Over the past decade, climate change has fueled more frequent and more unyielding tropical cyclones. In an effort to prepare for a world fraught with these storms, scientists have set their sights on preparing human populations for the worst. But humans aren’t the only ones massively affected by hurricanes, points out a new study; animals are too, and the disturbances fashioned by these storms may be powerful enough to change some species forever.
Specifically, hurricanes may possibly alter the evolutionary path of a small brown lizard called the Turks and Caicos anole. In a study published last week in the journal Nature, scientists write that they have good reason to think that hurricanes could drive natural selection — a theory that’s been floated before but has never been actually documented.
That’s because they were able to stumble into the silver lining of major misfortune: Four days before Hurricane Irma ripped through the Turks and Caicos Islands in 2017, this team of scientists was in the area studying the morphology of these lizards, technically known as Anolis scriptus. Irma blasted through the islands with 164 mile-per-hour winds, and two weeks later, Hurricane Maria followed the same destructive path, its own winds clocking in at 124 miles per hour. The scientists knew that their little lizards were likely battered — and three weeks after the first storm hit, they returned to see if any of them had survived.
There, in the wreckage of the storm, remained some of the anoles. But upon examining of the populations of the surviving lizards, the scientists realized that these lizards differed in body size, relative limb length, and toepad size from those present before the hurricanes hit. This was a big deal because it hinted that the hurricanes had become a force of natural selection, and only the lizards with specific body attributes were equipped to hang on for dear life as their crew was blasted with wind.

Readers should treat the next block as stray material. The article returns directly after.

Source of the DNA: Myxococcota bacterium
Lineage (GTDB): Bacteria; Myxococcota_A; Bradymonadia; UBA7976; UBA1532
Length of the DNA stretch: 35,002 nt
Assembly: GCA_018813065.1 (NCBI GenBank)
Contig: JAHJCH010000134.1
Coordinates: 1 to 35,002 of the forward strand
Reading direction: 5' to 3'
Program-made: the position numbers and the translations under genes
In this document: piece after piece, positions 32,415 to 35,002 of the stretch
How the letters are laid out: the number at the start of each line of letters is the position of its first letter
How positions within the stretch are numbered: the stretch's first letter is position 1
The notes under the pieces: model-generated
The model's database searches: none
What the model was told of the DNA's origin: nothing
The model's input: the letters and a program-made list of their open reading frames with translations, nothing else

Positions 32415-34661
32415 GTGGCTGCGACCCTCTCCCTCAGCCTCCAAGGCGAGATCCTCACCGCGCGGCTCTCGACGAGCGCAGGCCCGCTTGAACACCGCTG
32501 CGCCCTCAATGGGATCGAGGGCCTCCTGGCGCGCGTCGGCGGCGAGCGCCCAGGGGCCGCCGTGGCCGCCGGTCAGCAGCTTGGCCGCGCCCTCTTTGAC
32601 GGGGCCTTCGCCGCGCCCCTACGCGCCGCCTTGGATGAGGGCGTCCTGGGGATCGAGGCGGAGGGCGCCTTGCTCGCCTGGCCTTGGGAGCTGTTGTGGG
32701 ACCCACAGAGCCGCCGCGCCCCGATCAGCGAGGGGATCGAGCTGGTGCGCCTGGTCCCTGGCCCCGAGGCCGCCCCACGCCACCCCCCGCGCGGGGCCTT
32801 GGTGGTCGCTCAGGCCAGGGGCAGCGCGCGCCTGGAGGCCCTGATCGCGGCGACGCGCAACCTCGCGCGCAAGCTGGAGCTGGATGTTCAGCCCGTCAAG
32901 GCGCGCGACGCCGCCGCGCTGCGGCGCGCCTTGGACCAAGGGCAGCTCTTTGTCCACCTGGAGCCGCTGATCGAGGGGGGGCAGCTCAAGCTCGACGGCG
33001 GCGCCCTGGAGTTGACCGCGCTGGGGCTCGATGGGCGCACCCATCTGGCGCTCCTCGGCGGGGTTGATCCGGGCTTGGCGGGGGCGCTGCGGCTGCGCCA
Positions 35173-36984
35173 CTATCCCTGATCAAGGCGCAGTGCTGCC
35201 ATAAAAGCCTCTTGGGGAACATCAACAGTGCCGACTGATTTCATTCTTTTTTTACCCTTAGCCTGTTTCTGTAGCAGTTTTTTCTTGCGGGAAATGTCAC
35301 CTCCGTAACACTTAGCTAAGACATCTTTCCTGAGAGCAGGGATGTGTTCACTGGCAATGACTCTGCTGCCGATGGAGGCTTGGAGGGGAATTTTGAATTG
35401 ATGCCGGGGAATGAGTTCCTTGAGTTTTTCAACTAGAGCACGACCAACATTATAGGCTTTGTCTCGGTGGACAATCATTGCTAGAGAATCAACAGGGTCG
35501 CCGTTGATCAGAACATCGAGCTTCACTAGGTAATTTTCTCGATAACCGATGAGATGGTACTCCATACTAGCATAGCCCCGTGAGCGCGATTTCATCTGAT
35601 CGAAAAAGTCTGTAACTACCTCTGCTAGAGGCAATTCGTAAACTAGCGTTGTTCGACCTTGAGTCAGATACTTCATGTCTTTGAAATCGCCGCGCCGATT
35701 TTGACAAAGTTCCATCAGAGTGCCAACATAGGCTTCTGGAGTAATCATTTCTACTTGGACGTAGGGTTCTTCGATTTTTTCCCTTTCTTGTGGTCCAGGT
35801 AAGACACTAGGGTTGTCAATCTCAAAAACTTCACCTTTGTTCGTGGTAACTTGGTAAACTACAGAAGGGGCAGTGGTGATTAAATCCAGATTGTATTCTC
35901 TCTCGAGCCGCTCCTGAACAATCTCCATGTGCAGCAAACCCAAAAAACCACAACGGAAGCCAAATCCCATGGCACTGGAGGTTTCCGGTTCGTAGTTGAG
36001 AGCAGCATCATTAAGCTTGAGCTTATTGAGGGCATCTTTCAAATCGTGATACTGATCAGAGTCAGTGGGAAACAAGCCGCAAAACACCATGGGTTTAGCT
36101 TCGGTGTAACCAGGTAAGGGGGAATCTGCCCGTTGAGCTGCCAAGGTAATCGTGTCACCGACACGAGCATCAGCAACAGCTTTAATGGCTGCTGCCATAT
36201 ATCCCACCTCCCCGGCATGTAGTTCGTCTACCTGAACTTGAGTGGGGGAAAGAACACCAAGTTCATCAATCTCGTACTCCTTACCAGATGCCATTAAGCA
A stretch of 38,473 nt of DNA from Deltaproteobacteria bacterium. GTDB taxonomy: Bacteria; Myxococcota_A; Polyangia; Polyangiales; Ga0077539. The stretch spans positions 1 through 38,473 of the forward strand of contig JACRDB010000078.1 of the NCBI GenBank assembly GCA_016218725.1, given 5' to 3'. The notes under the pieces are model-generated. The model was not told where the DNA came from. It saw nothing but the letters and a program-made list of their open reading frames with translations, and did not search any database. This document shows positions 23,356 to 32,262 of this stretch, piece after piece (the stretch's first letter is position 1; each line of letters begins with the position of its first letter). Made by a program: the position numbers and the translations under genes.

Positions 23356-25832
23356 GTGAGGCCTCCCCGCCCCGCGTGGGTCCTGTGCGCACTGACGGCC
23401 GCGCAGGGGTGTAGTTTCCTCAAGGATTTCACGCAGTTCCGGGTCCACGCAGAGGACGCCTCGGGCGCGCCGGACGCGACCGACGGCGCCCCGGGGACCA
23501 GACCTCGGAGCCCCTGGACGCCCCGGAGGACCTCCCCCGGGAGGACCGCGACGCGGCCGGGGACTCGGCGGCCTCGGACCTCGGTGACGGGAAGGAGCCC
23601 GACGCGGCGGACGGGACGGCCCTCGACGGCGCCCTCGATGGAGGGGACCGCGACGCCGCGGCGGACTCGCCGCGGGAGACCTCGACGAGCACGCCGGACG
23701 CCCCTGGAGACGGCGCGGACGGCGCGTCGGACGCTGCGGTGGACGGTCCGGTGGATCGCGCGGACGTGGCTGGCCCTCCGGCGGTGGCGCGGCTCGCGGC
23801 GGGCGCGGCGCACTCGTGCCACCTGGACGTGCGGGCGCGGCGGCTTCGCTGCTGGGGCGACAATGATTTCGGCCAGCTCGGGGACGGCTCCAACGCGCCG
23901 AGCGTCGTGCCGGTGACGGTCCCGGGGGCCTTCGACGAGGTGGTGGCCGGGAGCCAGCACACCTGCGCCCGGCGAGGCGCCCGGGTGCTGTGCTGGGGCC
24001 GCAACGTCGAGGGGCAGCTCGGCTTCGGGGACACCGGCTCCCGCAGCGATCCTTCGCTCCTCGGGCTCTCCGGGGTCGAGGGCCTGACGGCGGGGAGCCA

“Our serendipitous study, which to our knowledge is the first to use an immediately before and after comparison to investigate selection caused by hurricanes, demonstrates that hurricanes can induce phenotypic change in a population and strongly implicates natural selection as the cause,” the researchers write.
But, because they’re scientists, the team decided to double-check if the morphological traits of the surviving lizards — longer arms, shorter legs, and large toepads — really helped them out when the time came to cling on to tree branches. To test this, they set up a makeshift laboratory close to where the lizards lived, set them up on a fake tree, and blasted them with a leaf blower. Overall, they videotaped and evaluated 40 lizards in the simulated hurricane until each of them was eventually and safely blown into a net.
As shown in the videos above and below, certain traits are advantageous when you’re stuck in the middle of a fake hurricane. The little lizard above has a pretty good go at it: Long arms help it cling to the pole, and short legs reduce its drag. The bigger lizard in the video below has legs that catch out like a sail when it’s hit by the wind — not something you want when a storm hits. These experiments allowed the scientist to feel confident about what they saw in the field. Certain traits help you hold on, whether you’re in a storm or in a lab.
“Our study is the first to indicate that hurricanes may indeed be agents of natural selection,” study co-author and Harvard researcher Colin Donihue, Ph.D. writes in The Conversation. “We’re still waiting to see whether future generations of these island lizards — descendants of hurricane survivors — will carry forward the advantageous physical features that were helpful when the 2017 storms hit.”